So, like many, you want to know how to write a résumé that gets noticed. How does one stand out in a pile of résumés? What needs to be on a résumé to get an interview at the company you want? Will it even matter if applications are just submitted into a résumé “black-hole” corporate database?
Simply submitting résumés to job postings is a challenging way to compete in the job market. Many never see the light of day much less the desk of the hiring manager. Keywords help—thanks to automated searches for “typical” candidates—but where does that leave those taking a new career path?
Even if a résumé is not a perfect fit, it doesn’t mean a candidate might not be ideal for the position. Let’s explore how to craft a résumé showcasing the passion and experience needed to get the job.
So what needs to be included on a résumé?
When soul-searching with my clients, I work with them to detail the skills they most enjoy using in life (not just their current workplace). These skills need to be BOLD (or at least stand out) on the résumé with much less emphasis on the skills a candidate doesn’t enjoy using. Don’t highlight skills just to land a job, rather let’s show how you and your skills are a fit.
Create bullet points under each of the past experiences, highlight those skills you loved using and detail the results achieved. And if changing career paths, save space by leaving out details on jobs over ten years old (unless that information is relevant to the job you’re going after) and focus on what you do well: your passion.
Does your passion and purpose translate on a résumé?
Now ask yourself, what on your résumé excites you? This is how we start to recognize our own genius—the abilities, talents, interests, and experiences we bring to a work environment. Draft a list of all your positive, professional attributes and make sure those qualities are highlighted in your résumé. They can appear in the summary, under a core skills section, or under your work experiences—just make sure they all appear on the résumé.
Next, make a list of the benefits of your genius—the kudos, the bottom-line results and the happy client outcomes that you’ve achieved on the job. Remember, it’s not bragging if it’s true. And don’t be too timid to ask for specific endorsements and recommendations about your stellar abilities and the contributions made because of them. Highlight those on your résumé too. You can even leverage the recommendations featured on your LinkedIn profile.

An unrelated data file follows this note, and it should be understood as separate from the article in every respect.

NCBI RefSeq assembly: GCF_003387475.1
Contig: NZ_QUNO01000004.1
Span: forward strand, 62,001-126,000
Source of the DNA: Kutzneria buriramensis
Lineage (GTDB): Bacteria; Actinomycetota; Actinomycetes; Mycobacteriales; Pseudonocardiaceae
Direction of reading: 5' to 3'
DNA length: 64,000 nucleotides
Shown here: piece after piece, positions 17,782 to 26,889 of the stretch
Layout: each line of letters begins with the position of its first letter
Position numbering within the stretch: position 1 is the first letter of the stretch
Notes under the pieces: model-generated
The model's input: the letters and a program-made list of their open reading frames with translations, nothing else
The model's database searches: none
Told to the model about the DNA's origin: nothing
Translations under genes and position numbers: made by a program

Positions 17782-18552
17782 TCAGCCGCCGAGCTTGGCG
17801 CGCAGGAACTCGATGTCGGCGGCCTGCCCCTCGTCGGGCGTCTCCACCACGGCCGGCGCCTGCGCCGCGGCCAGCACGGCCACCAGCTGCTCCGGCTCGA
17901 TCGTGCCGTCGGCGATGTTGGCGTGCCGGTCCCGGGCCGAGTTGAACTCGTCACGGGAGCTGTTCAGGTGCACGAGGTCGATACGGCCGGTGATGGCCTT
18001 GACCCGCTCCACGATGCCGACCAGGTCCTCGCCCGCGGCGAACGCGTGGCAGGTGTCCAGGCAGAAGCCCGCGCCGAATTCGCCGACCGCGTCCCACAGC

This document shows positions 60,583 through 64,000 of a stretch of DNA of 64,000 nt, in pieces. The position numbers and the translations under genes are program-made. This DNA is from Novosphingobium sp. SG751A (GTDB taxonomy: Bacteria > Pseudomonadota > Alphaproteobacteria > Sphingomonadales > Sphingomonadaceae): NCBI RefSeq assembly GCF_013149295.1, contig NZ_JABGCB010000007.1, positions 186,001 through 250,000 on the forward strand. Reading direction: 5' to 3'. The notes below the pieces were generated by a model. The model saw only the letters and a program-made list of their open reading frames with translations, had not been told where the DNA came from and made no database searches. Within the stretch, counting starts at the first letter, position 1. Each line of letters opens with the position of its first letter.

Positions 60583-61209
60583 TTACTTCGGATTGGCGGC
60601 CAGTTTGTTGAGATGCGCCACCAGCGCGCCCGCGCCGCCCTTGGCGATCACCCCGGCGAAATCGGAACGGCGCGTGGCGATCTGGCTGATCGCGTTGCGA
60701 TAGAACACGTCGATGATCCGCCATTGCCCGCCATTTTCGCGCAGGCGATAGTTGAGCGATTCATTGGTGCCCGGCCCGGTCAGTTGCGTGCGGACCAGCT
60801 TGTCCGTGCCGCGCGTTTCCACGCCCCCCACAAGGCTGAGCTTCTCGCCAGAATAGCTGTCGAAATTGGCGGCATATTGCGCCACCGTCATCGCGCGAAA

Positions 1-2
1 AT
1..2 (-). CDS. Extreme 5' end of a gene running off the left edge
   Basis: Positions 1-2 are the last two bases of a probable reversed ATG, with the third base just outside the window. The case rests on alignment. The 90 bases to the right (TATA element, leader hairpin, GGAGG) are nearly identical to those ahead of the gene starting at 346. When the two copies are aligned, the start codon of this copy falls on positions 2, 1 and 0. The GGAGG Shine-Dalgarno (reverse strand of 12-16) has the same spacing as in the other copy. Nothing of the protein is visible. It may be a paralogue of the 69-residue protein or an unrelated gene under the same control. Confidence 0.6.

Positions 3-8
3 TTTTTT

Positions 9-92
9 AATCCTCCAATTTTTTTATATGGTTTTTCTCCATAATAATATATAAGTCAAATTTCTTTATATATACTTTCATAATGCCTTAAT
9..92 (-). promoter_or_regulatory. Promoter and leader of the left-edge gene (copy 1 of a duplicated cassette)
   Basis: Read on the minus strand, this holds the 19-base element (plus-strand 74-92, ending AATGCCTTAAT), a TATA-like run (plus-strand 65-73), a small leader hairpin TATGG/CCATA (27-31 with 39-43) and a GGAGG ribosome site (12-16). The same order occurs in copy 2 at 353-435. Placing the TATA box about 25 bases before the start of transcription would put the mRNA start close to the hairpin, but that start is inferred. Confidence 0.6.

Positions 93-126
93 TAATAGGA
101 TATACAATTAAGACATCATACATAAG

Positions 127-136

How do I know if I’m conveying the right message?
Then it’s time to ask, “What’s most noticeable about your résumé right now?” Are you sure? Let’s test it. Put the résumé in front of a colleague, a friend, or even a career coach. Give each person 30 seconds to look at it and then ask what stood out for them. Did they notice your genius? Did they mention what you want to portray?
If not, make changes. Again, it is not about landing a job but landing the right job to ignite your passions.
Okay, so what’s the secret for getting my résumé noticed?
Stop trying to get noticed and start being your authentic self. It’s not about how to write a résumé that gets noticed, but rather getting noticed by the right people who value and appreciate your unique talents and skills. Remember: no one else has the same particular combination of talents, abilities, interests and life experiences you have. No one.
So stop apologizing for what’s on your résumé—gaps, caregiving stints, and sabbaticals —and start celebrating who you are and what you bring to the table. I’m teaching my clients all the time how to step back into their power by appreciating themselves for all they are and all they bring to a role.
So does it go beyond the résumé, too?
For all potential candidates, employers usually perform a simple Google search on their name. Facebook posts get reviewed, LinkedIn profiles checked. All other articles or images read and reviewed. Make sure that these findings match your genius. Show you’re truly the way you present in your résumé by demonstrating it across your social platforms. If a position demands trust… do you act in a trustworthy way as evidenced by your posts online? If you’re going for a creative role…are you creative with your images and messages shared online? Whatever it is, own it, and be authentic.
Finally, when wondering how to write a résumé that gets noticed, remember a résumé is a snapshot of who you really are in life. It needs to showcase not just the best you, but the best real you—the person who is living their values, who is supporting organizations that align with those values, and who invests in him/herself to grow in alignment with what he/she values. Your résumé is complete when you have accomplished just that.
For more inspired career advice from Maggie Mistal, subscribe to her Making a Living Podcast on iTunes, Sticher or on your smartphone podcast app.
For additional career advice from Maggie Mistal, watch our one-on-one interview below: